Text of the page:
This year at PAX, we had the opportunity to speak with Tomasz Gop, executive producer at CI Games, and speak about their new title: Lords of the Fallen. For those of you that don’t know, Lords of the Fallen is an Action-Adventure RPG that revolves around Harken, and his fight against the demonic armies of a long “Fallen God”. Harken’s story will be paramount to the game experience, as players learn about his origins and dictate his future.
That’s basically a fancy way of saying that this game isn’t following standard Western RPGs modes of player involvement. This isn’t the player injecting themselves into a vast world (a la Elder Scrolls or Dragon Age), it’s the story of a specific man on a specific journey. It’s easy to respect that narrative advantages of this approach, but it’s also easy to imagine this being seen as a deterrent for players familiar with the freedom to customize a character.
What the players can customize is Harken’s class. Harken can either be a Rogue, Warrior, or Cleric, and special abilities will be available to each side. Now it’s important to note that armor and weapon options won’t be affected by this choice. You can play a Cleric, and deck yourself out in “Rogue’s Leather Armor” and use daggers to combo your enemies, or be a Rogue and use a shield and warhammer. Essentially, the special abilities were the only thing your class choice dictated, but we were assured that these abilities would be game changing in terms of how a player would be able to approach combat.
“We do not want to impose on the player,” Gop told us, “we focused a lot on freedom of play style.”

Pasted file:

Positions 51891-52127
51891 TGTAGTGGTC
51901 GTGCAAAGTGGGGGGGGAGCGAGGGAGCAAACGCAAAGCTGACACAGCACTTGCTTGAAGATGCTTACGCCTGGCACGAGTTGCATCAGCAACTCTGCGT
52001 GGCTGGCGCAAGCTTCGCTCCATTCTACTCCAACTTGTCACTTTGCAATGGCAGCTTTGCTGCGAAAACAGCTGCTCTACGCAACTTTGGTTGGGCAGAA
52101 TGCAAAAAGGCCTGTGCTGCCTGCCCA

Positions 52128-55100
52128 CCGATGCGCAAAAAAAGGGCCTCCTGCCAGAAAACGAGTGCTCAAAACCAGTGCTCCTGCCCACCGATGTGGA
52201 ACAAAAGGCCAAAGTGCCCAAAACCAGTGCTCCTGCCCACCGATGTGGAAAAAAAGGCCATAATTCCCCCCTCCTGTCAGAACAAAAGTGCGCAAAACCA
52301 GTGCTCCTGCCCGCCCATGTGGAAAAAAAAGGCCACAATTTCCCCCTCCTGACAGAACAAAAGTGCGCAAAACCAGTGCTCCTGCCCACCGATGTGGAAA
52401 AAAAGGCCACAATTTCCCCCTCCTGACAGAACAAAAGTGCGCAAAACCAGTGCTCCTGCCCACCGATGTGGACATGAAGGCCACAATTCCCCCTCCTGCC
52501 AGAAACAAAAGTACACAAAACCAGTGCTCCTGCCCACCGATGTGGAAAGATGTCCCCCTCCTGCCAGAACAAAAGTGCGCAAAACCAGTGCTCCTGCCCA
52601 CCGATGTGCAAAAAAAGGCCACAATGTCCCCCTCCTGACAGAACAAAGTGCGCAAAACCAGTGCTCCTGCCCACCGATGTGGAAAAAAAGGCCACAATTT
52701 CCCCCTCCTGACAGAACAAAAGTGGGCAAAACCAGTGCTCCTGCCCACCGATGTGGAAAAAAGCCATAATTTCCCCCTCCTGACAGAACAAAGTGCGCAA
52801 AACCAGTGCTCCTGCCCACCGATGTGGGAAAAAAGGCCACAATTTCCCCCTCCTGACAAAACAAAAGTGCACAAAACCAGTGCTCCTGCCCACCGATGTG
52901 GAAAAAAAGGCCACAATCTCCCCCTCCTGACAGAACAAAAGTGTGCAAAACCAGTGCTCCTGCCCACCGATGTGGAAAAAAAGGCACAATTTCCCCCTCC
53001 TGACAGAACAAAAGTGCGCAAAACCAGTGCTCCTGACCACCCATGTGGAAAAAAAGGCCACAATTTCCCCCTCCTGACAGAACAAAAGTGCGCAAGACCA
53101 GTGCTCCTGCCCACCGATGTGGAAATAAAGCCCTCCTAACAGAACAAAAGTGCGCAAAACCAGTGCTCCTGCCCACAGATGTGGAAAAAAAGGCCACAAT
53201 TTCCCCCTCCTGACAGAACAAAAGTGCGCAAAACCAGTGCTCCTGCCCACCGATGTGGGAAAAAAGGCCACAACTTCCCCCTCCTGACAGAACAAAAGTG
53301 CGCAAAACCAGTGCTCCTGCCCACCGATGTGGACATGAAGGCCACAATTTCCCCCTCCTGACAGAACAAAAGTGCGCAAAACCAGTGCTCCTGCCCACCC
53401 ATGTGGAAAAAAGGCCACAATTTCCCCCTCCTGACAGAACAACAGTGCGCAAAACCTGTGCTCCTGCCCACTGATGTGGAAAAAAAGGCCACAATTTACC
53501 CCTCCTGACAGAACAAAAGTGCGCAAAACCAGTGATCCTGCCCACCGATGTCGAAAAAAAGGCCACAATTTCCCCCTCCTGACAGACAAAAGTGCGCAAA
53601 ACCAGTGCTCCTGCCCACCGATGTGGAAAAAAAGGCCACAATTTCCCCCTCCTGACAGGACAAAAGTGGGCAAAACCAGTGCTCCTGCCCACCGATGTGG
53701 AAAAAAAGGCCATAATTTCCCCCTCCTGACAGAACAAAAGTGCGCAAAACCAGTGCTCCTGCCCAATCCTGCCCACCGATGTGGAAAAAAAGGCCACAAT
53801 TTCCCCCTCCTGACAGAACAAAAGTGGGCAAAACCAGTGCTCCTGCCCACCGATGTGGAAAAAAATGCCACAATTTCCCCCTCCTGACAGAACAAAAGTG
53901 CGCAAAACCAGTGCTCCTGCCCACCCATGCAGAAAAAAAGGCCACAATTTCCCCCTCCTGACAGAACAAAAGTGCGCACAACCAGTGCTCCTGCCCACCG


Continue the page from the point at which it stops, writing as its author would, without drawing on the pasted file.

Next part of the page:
Combat-wise, Lords of the Fallen offers players two styles – a melee and magic style; you can focus on one or the other, or both. The melee is unique in the RPG genre as it’s very tactical, think old school International Karate (Atari) meets Moonstone (Amiga) meets current-gen Dark Souls; a very concise combat style with more one-on-one fighting and dodging. There will be lots of one-on-one combat in Lords of the Fallen, lots of rewarding melee combos, coupled with powerful magic. When going into detail about the combat in Lords of the Fallen, Gop said,“there’s a little Tekken, a little Street Fighter,” timing and combos will be your best friends if you go down the melee route.
Lords of the Fallen runs on City Interactive’s proprietary engine, which features gorgeous scenery. Scenery that was vivid and colorful. It’s easy for these narratively dark games to opt for a pallet of dingy, washed out browns and grays. Lords of the Fallen however has a wide range of hues in it’s uniquely high-fantasy architectural and character themes, bringing to life a world that players are encouraged to explore multiple times.
“Lords of the Fallen is not a Sandbox, I don’t want to lead anyone on, but it is exploration heavy,” Gop told us.
Players would not only be encouraged to explore an area their first time through, in order to take advantage of alternate routes that would give them an upper hand on certain enemy positions, but that players would also be incentivized to return to areas that they had previously cleared in order to discover content that would become accessible once they had progressed further in the narrative (though we’re not sure how these new areas would become accessible, or what may be blocking your way the first time through).
As we wrapped up our demo, one thing we took away was the sheer complexity of medieval strategy games that’s found in Lords of the Fallen, from crafting to an interesting lore, to weapons and equipment, but Gop assured us that the complex nature of the game will not lead to grueling or punishing gameplay for the player.